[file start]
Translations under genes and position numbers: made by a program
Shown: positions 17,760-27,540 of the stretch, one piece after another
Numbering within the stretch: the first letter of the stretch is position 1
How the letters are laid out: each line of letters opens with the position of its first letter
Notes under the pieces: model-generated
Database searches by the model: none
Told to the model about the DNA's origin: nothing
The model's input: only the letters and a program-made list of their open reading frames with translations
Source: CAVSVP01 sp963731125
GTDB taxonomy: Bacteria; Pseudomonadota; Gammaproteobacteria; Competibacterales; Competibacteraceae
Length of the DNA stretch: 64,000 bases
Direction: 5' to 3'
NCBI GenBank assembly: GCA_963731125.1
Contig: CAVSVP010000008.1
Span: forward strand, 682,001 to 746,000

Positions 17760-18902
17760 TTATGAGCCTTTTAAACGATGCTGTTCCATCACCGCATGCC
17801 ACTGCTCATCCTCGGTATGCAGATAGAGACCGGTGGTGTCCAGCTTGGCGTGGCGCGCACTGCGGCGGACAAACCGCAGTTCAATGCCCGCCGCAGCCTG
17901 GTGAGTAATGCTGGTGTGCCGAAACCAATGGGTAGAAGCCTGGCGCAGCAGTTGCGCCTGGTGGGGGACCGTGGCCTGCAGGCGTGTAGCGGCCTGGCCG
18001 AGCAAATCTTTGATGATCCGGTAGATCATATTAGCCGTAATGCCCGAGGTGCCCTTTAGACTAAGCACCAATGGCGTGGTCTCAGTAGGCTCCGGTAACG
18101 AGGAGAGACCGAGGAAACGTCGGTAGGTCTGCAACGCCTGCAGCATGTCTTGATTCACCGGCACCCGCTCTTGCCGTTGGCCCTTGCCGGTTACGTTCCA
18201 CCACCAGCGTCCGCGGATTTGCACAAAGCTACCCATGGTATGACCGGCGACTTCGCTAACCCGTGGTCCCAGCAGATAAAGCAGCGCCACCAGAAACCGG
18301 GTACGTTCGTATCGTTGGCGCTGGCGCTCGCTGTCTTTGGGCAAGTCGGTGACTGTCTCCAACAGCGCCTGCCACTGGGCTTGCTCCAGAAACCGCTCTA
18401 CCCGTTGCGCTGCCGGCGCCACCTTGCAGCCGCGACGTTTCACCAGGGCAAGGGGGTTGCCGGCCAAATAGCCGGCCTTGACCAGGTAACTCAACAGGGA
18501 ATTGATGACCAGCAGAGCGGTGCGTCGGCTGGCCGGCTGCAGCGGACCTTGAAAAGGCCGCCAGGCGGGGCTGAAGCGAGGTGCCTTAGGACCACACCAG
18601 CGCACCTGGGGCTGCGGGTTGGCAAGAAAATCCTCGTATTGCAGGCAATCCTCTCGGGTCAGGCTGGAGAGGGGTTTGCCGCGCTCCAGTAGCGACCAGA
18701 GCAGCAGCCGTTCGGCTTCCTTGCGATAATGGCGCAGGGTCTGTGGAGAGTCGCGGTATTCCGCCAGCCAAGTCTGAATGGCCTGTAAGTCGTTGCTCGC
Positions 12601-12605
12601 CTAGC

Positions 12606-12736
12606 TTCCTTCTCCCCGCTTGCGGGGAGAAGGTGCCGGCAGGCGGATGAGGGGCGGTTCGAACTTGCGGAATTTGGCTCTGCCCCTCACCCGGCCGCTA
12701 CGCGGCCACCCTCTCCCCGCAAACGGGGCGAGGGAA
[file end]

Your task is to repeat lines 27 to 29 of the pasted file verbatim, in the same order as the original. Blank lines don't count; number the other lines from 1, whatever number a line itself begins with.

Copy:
18701 GCAGCAGCCGTTCGGCTTCCTTGCGATAATGGCGCAGGGTCTGTGGAGAGTCGCGGTATTCCGCCAGCCAAGTCTGAATGGCCTGTAAGTCGTTGCTCGC
Positions 12601-12605
12601 CTAGC